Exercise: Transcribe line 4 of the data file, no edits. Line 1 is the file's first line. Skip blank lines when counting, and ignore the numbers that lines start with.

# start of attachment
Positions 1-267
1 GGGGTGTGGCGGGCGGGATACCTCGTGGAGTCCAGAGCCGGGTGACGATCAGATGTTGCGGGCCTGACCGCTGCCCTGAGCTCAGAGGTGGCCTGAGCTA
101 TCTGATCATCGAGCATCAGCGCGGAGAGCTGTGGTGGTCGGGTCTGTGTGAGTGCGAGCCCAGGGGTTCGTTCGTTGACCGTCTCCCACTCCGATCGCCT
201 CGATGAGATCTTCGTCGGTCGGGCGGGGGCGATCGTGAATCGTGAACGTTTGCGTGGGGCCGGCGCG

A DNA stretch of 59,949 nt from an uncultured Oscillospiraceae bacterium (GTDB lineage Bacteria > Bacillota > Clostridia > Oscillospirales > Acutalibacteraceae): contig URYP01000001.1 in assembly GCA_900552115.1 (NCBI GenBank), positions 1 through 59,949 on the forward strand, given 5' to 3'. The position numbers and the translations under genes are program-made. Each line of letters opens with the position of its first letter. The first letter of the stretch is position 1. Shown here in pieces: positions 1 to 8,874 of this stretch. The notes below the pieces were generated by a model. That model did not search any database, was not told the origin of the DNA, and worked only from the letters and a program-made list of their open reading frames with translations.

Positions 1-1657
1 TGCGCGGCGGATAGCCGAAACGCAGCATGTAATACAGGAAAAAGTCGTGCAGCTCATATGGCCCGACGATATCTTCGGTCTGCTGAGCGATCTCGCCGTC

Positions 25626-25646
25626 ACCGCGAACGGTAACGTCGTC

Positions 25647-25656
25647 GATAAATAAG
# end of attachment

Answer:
201 CGATGAGATCTTCGTCGGTCGGGCGGGGGCGATCGTGAATCGTGAACGTTTGCGTGGGGCCGGCGCG